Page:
At LUV, we are unafraid to ask hard questions.
Like how can we best support young women in our programs who need expensive and scarce menstrual hygiene products?
On my last day in Sudan, I had a chance to experience the answer to this question.
Jane Mutua, LUV’s Thrive Coordinator, trained the young ladies at Our Father’s Cleft (OFC) on how to make reusable sanitary pads out of local materials. I was invited to a “small” celebration to honor the girls who graduated from this weeklong program; I soon saw it was anything but small.
In the rural and war-torn regions LUV serves, gender inequality, cultural taboos, and poverty make it so menstrual hygiene products are inaccessible. This limits a female’s ability to participate in school and community activities, compromises safety, and lowers self-confidence. (https://www.unicef.org/wash/menstrual-hygiene)
Without access to proper health and hygiene, menstruation makes females even more vulnerable.
When the day of the “small” celebration arrived, I experienced the joy that holistic care brings.
Jane led a line of young women to parade in front of the entire school and staff of OFC, who were watching intently, while Jane encouraged the young women to proudly wave their newly-made reusable sanitary pad kits in the air.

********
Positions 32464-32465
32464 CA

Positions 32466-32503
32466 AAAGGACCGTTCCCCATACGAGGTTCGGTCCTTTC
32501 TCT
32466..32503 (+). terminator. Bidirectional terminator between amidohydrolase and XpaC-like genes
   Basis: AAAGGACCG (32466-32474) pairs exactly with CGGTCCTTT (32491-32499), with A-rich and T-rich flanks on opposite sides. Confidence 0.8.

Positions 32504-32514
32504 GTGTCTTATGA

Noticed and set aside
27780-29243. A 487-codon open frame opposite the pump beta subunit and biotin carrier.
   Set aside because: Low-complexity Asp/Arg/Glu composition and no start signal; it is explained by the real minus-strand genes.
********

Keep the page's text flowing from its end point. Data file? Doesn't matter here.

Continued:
Their faces glowed, and their heads were held high. They sang and laughed deeply. It was the delight seen in someone when hope is restored. With the kits in their hands, they felt pride and satisfaction in a job well done. They understood that they were the owners of new skills that must be shared with their mothers, sisters, and daughters and would prevent countless unnecessary deaths and illnesses in their communities.
Speeches were given by the leaders of OFC, praising the young women for becoming “changemakers” for their families and local villages. Jane boldly stated in her speech that discussing this topic was not a taboo, but, on the contrary, it is a lifesaving act that will empower coming generations of Nuban women and bring greater independence and freedom for the region. She received a rousing round of applause after that line!
The two-hour-long event also included student groups who sang songs, performed choreographed dances, and even a ritual wrestling match. When the formal event ended, a bull was eaten and more cheerful dancing took place.
These practical, simple trainings are now offered to all locations in our anti-trafficking network and bring dignity to the graduates all over Sudan and South Sudan. It will enable them to continue their educational journey uninterrupted, take away dependency, lower the number of female dropouts, and prevent more child marriages.
May 28 is Menstrual Hygiene Day, and we are working to break taboos, prevent human trafficking, and empower young women with the tools for dignity and generational change.